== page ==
1921
Volume 76, Issue 3
  • ISSN: 0002-9637
  • E-ISSN: 1476-1645

Abstract

We tested 1,549 avian carcasses of 104 species to identify targets for West Nile virus (WNV) surveillance in Colorado, determine species affected by WNV, compare virus isolation versus RNA detection applied to hearts and oral swabs from carcasses, and compare the VecTest WNV Antigen Assay (VecTest) to standard assays. Forty-two species tested positive. From June to September 2003, 86% of corvids, 34% of non-corvid passerines, and 37% of raptors tested positive. We developed the Target Species Index, which identified American crows as the most important avian indicator species. However, testing multiple species maximizes detection, which may be important early and late in the transmission season. This index may benefit surveillance for other zoonotic pathogens, such as highly pathogenic avian influenza H5N1 virus. VecTest using oral swabs was most sensitive for American crow, black-billed magpie, house finch, house sparrow, and American kestrel. Wildlife rehabilitation centers should be recruited to enhance WNV surveillance.

Loading

Article metrics loading...

/content/journals/10.4269/ajtmh.2007.76.431
2007-03-01
2017-11-22
Loading full text...

Full text loading...

/deliver/fulltext/14761645/76/3/0760431.html?itemId=/content/journals/10.4269/ajtmh.2007.76.431&mimeType=html&fmt=ahah

References

  1. Julian KG, Eidson M, Kipp AM, Weiss E, Petersen LR, Miller JR, Hinten SR, Marfin AA, 2002. Early season crow mortality as a sentinel for West Nile virus disease in humans, northeastern United States. Vector Borne Zoonotic Dis 2 : 145–155.
  2. Guptill SC, Julian KG, Campbell GL, Price SD, Marfin AA, 2003. Early-season avian deaths from West Nile virus as warnings of human infection. Emerg Infect Dis 9 : 483–484.
  3. Mostashari F, Kulldorff M, Hartman JJ, Miller JR, Kulasekera V, 2003. Dead bird clusters as an early warning system for West Nile virus activity. Emerg Infect Dis 9 : 641–646.
  4. O’Leary DR, Marfin AA, Montgomery SP, Kipp AM, Lehman JA, Biggerstaff BJ, Elko VL, Collins PD, Jones JE, Campbell GL, 2004. The epidemic of West Nile virus in the United States, 2002. Vector Borne Zoonotic Dis 4 : 61–70.
  5. Eidson M, Komar N, Sorhage F, Nelson R, Talbot T, Mostashari F, McLean R, West Nile virus Avian Mortality Surveillance Group, 2001. Crow deaths as a sentinel surveillance system for West Nile virus in the northeastern United States, 1999. Emerg Infect Dis 7 : 615–620.
  6. Eidson M, Kramer L, Stone W, Hagiwara Y, 2001. Avian mortality surveillance as an early warning system for West Nile virus. Emerg Infect Dis 7 : 631–635.
  7. Johnson GD, Eidson M, Schmit K, Ellis A, Kulldorff M, 2006. Geographic prediction of human onset of West Nile virus using dead crow clusters: an evaluation of year 2002 data in New York State. Am J Epidemiol 163 : 171–180.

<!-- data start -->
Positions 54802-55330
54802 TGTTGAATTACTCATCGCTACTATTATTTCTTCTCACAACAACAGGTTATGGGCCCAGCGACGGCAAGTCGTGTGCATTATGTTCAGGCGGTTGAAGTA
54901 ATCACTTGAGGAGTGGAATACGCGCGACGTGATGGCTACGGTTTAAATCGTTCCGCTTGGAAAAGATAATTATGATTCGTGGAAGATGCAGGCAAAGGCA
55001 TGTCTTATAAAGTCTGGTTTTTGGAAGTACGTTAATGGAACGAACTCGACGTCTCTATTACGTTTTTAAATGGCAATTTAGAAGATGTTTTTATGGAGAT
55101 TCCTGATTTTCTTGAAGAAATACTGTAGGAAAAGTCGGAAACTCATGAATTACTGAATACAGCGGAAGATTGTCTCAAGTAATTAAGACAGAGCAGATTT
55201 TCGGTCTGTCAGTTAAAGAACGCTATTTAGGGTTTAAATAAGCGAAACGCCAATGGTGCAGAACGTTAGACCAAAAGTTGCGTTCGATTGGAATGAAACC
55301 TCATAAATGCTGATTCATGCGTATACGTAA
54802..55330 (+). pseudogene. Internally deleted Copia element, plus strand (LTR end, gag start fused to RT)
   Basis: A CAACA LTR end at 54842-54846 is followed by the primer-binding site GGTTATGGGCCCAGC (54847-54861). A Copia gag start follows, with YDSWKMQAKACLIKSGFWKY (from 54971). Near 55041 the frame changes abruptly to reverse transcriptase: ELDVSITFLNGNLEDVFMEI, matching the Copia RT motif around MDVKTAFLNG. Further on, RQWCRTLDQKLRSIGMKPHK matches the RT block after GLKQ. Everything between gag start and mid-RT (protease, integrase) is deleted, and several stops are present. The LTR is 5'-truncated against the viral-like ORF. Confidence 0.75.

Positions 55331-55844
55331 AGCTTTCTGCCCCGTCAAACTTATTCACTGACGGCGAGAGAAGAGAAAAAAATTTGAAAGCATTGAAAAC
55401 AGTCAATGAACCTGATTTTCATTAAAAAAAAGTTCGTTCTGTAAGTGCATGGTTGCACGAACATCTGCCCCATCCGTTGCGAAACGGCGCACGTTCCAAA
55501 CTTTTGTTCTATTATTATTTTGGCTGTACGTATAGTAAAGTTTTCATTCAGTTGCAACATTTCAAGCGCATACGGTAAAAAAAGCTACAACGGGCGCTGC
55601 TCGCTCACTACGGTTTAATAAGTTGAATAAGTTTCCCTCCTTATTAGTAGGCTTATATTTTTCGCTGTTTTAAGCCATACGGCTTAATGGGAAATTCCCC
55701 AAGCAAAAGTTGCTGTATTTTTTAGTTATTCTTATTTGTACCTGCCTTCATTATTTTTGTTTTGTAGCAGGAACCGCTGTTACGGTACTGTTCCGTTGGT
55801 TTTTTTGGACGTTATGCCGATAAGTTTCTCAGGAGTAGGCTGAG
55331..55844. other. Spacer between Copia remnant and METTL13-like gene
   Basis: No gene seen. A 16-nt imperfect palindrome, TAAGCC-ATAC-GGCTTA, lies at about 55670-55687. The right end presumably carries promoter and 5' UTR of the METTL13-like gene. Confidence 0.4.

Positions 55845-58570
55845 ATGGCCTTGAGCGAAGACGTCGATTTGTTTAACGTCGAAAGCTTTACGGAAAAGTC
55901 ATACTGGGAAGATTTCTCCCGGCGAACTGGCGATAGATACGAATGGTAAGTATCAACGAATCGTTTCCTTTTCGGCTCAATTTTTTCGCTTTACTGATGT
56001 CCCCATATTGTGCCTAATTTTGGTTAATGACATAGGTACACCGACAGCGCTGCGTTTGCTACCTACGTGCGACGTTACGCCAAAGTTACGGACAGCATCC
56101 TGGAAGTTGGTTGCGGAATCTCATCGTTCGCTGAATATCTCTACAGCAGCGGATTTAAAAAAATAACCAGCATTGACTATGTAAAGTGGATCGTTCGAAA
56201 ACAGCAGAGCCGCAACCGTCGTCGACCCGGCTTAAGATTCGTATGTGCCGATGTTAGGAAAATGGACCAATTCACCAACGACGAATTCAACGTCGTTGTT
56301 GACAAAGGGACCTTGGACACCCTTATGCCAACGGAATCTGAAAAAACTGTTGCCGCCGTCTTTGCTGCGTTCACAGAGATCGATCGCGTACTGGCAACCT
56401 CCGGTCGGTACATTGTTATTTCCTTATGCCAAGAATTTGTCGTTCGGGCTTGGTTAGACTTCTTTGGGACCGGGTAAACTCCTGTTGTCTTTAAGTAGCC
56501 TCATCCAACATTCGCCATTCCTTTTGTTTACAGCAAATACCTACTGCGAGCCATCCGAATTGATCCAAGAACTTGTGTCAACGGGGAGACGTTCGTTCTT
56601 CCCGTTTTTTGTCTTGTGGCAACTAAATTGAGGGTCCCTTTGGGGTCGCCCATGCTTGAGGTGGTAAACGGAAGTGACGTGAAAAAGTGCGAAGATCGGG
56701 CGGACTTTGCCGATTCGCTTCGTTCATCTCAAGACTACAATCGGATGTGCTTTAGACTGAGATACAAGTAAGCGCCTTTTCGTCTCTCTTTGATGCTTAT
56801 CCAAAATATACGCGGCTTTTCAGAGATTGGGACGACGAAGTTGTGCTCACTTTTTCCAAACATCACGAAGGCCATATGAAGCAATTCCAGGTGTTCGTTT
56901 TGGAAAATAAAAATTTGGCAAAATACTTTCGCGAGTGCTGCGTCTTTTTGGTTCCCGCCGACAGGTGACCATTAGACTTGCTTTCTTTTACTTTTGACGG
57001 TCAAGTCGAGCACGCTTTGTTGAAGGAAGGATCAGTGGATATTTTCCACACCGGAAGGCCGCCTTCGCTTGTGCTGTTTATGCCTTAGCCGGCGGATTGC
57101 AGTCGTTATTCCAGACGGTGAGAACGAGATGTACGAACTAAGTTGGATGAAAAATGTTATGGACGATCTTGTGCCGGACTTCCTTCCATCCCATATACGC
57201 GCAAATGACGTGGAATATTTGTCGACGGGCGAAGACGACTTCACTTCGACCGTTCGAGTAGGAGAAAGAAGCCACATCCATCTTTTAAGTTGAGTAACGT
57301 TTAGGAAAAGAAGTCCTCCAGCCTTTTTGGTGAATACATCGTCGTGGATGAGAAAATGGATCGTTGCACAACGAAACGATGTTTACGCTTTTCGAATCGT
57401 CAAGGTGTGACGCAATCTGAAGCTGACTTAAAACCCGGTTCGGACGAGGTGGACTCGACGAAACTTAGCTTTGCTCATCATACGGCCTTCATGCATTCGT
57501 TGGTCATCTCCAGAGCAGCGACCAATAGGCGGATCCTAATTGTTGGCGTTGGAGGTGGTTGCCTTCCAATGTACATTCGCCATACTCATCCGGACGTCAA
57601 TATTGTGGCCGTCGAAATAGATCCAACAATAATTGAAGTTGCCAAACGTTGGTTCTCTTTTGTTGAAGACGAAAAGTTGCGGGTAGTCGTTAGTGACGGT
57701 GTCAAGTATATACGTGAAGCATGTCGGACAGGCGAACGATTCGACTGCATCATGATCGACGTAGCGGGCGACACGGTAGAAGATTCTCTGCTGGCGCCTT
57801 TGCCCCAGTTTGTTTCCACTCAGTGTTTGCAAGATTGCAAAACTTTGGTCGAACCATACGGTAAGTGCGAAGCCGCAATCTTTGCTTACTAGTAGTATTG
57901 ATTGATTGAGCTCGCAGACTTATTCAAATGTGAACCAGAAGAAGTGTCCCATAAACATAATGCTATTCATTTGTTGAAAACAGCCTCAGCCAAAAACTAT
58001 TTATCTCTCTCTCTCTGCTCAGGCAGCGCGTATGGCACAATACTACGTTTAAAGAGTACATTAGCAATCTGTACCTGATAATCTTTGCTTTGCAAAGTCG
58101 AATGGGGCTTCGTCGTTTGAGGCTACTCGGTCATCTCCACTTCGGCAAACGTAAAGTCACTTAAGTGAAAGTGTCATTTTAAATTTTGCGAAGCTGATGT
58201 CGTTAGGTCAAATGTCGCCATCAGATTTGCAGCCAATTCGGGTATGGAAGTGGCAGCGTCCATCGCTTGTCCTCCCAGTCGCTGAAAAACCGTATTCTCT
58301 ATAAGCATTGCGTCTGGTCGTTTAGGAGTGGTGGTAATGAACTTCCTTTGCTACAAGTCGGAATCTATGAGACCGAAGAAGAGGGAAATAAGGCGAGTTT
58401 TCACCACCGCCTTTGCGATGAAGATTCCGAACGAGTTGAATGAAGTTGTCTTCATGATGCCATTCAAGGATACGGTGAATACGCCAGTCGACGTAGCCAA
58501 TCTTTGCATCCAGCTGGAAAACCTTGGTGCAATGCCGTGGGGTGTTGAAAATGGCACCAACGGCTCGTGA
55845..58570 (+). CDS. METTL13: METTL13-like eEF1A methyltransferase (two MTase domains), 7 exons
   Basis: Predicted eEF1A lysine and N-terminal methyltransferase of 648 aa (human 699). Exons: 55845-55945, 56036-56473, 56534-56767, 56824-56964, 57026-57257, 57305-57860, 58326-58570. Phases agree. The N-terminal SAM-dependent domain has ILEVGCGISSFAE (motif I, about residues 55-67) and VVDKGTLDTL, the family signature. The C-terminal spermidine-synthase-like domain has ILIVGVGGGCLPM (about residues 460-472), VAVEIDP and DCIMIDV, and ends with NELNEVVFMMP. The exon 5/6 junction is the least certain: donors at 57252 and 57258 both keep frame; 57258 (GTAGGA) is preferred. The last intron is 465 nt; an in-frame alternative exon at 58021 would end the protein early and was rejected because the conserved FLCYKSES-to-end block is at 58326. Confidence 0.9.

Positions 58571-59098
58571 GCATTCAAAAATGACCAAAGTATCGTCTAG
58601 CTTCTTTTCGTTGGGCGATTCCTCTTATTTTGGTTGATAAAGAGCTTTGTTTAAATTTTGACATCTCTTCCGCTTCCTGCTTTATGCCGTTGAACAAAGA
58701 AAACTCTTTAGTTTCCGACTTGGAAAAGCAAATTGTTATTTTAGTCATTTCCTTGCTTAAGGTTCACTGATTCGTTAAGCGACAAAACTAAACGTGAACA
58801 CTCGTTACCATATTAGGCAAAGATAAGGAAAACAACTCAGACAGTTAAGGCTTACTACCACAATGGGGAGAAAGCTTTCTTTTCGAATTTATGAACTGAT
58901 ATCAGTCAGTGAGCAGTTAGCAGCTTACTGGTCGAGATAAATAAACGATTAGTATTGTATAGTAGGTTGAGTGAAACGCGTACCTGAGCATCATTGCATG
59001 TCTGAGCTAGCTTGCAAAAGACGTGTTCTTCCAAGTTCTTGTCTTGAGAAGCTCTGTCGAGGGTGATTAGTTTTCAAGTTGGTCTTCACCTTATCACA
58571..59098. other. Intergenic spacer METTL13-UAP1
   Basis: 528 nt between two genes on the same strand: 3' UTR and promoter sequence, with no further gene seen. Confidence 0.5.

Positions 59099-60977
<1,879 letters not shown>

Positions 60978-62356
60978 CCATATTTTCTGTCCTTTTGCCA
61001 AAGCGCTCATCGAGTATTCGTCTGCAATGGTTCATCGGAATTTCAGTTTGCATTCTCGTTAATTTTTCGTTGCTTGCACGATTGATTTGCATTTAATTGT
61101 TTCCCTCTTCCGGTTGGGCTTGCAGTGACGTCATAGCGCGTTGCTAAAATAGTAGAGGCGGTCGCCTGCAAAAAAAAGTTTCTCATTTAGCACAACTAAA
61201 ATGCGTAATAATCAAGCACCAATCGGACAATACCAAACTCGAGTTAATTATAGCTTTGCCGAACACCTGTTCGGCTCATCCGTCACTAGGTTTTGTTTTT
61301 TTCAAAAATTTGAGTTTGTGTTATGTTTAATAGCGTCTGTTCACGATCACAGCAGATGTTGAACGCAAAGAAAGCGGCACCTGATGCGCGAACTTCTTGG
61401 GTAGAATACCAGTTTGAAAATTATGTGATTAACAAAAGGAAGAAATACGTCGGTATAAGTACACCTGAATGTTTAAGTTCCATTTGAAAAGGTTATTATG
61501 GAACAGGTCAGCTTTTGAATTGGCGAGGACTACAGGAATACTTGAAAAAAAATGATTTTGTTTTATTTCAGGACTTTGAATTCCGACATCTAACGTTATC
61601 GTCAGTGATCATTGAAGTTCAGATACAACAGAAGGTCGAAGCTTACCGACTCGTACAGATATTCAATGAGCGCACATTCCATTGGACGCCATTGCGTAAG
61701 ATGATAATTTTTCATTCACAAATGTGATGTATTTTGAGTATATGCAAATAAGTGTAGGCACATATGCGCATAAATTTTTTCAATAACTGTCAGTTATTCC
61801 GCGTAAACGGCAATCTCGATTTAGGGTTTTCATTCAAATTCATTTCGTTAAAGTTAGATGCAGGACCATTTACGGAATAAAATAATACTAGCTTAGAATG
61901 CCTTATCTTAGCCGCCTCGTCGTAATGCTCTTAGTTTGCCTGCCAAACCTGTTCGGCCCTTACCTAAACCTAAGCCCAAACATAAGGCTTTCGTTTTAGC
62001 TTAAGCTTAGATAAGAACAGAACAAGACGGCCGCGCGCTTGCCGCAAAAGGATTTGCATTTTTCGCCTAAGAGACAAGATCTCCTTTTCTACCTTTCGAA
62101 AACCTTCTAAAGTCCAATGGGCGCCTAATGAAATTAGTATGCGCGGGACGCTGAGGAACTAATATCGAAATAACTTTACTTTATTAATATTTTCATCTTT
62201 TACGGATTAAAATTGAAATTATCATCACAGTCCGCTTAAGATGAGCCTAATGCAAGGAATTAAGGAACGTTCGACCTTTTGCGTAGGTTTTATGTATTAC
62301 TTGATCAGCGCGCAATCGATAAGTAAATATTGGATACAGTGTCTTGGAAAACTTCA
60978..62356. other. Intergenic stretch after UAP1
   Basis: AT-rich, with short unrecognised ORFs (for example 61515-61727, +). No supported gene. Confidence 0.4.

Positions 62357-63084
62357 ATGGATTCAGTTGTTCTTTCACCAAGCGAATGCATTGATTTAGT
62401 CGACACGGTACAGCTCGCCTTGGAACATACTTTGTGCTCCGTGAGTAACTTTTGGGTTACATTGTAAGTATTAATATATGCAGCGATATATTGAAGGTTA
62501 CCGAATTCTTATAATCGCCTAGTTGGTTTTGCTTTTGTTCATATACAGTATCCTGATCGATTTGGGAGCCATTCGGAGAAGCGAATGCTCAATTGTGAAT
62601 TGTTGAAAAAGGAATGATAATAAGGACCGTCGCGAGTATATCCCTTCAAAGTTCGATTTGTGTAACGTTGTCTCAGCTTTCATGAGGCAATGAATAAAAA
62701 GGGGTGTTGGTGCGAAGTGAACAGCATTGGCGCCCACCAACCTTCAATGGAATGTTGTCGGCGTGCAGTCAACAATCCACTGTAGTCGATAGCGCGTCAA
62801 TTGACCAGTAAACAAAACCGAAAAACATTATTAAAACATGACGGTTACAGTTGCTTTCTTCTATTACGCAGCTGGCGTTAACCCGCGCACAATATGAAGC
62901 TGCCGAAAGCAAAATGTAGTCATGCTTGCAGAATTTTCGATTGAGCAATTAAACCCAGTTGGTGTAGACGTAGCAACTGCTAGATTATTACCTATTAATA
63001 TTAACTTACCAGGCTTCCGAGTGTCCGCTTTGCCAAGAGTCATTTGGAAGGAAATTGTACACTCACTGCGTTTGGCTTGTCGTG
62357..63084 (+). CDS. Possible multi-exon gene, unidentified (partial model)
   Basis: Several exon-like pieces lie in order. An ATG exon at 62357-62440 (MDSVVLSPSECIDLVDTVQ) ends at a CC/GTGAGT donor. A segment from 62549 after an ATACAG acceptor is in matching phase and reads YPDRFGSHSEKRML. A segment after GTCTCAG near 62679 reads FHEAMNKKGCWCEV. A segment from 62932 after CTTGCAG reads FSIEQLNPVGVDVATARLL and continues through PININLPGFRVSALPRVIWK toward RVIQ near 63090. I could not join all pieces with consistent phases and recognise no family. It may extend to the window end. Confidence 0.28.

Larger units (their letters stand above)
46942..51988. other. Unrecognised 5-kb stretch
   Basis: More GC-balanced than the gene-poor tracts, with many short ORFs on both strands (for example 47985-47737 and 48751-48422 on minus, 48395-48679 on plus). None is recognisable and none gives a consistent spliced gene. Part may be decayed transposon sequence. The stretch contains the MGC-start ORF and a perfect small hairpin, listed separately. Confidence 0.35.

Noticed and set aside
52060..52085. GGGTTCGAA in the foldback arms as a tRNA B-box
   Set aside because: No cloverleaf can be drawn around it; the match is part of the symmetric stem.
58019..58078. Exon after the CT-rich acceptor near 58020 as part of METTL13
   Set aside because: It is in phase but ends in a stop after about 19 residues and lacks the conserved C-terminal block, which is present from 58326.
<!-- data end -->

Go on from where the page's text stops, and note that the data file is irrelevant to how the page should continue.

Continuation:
8. Reisen WK, Barker CM, Carney R, Lothrop HD, Wheeler SS, Wilson JL, Madon MB, Takahashi R, Carroll B, Garcia S, Fang Y, Shafii M, Kahl N, Ashtari S, Kramer V, Glaser C, Jean C, 2006. Role of corvids in epidemiology of West Nile virus in southern California. J Med Entomol 43 : 356–367.
  9. Eidson M, 2001. “Neon needles” in a haystack: the advantages of passive surveillance for West Nile virus. Ann N Y Acad Sci 951 : 38–53.
  10. Gubler DJ, Campbell GL, Nasci R, Komar N, Petersen L, Roehrig JT, 2000. West Nile virus in the United States: guidelines for detection, prevention, and control. Viral Immunol 13 : 469–475.
  11. Nasci RS, Komar N, Marfin AA, Ludwig GV, Kramer LD, Daniels TJ, Falco RC, Campbell SR, Brookes K, Gottfried KL, Burkhalter KL, Aspen SE, Kerst AJ, Lanciotti RS, Moore CG, 2002. Detection of West Nile virus-infected mosquitoes and seropositive juvenile birds in the vicinity of virus-positive dead birds. Am J Trop Med Hyg 67 : 492–496.
  12. Caffrey C, Weston TJ, Smith SC, 2003. High mortality among marked crows subsequent to the arrival of West Nile virus. Wildl Soc Bull 31 : 870–872.
  13. Yaremych SA, Warner RE, Mankin PC, Brawn JD, Raim A, Novak R, 2004. West Nile virus and high death rate in American crows. Emerg Infect Dis 10 : 709–711.
  14. Hochachka WM, Dhondt AA, McGowan KJ, Kramer LD, 2004. Impact of West Nile virus on American crows in the northeastern United States, and its relevance to existing monitoring programs. EcoHealth 1 : 60–68.
  15. Ward MP, Raim A, Yaremych-Hamer S, Lampman R, Novak RJ, 2006. Does the roosting behavior of birds affect transmission dynamics of West Nile virus? Am J Trop Med Hyg 75 : 350–355.
  16. Lindsay R, Barker I, Nayar G, Drebot M, Calvin S, Scammell C, Sachvie C, Scammell-La Fleur T, Dibernardo A, Andonova A, Artsob H, 2003. Rapid antigen-capture assay to detect West Nile virus in dead corvids. Emerg Infect Dis 9 : 1406–1410.
  17. Yaremych SA, Warner RE, Van de Wyngaerde MT, Ringia AM, Lampman R, Novak RJ, 2003. West Nile virus detection in American crows. Emerg Infect Dis 9 : 1319–1321.